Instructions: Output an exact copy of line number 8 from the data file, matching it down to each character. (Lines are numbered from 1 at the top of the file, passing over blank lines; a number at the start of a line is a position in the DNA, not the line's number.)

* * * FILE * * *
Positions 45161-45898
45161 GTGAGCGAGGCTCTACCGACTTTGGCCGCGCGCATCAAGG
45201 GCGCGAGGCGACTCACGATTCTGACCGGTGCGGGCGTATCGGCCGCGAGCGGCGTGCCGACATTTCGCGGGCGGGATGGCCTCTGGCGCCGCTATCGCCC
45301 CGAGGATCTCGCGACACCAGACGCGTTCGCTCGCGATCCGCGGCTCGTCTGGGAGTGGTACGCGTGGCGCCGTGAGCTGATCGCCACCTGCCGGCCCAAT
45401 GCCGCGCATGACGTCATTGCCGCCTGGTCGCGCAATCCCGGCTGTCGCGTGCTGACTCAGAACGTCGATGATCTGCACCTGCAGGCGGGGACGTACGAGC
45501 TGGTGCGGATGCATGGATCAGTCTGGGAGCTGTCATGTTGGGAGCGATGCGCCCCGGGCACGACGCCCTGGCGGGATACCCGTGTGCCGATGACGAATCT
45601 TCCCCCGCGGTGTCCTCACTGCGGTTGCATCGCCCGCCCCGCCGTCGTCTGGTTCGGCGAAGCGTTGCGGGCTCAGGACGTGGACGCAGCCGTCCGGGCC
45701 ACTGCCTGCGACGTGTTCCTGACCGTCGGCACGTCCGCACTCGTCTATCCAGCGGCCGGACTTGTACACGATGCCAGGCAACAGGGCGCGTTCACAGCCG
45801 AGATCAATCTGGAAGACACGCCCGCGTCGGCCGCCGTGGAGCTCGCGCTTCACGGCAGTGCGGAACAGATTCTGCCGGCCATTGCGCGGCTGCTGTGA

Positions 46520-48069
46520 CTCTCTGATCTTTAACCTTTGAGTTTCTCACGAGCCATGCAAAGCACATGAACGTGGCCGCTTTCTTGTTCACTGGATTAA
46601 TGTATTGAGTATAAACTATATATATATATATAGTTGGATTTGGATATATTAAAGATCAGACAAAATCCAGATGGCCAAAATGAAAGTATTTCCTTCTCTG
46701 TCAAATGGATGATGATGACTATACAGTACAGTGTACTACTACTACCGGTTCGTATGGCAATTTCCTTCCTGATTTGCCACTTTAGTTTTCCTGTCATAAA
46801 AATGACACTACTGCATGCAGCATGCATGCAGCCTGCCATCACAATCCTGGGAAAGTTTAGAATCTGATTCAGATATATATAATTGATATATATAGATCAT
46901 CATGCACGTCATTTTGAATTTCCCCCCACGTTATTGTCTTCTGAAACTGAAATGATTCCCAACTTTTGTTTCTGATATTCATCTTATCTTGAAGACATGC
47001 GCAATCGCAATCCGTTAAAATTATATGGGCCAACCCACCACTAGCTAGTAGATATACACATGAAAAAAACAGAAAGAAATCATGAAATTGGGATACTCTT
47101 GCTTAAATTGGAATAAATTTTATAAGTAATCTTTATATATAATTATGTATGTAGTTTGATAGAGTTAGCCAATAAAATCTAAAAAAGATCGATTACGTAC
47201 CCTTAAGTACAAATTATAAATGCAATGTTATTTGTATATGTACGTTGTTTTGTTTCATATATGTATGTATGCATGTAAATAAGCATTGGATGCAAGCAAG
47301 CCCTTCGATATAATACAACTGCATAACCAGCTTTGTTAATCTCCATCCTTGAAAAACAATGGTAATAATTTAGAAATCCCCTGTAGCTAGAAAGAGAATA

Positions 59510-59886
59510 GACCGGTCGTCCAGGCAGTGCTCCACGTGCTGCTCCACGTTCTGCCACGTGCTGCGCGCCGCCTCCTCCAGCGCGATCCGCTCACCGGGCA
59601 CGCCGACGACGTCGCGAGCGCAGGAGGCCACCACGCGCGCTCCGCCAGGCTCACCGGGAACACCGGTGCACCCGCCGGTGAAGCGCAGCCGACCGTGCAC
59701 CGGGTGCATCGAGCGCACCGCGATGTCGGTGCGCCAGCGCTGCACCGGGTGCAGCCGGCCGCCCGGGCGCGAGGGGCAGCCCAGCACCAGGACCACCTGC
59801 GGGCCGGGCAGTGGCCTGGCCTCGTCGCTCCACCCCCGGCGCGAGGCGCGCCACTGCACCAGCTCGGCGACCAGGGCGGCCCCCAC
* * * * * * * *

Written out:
45701 ACTGCCTGCGACGTGTTCCTGACCGTCGGCACGTCCGCACTCGTCTATCCAGCGGCCGGACTTGTACACGATGCCAGGCAACAGGGCGCGTTCACAGCCG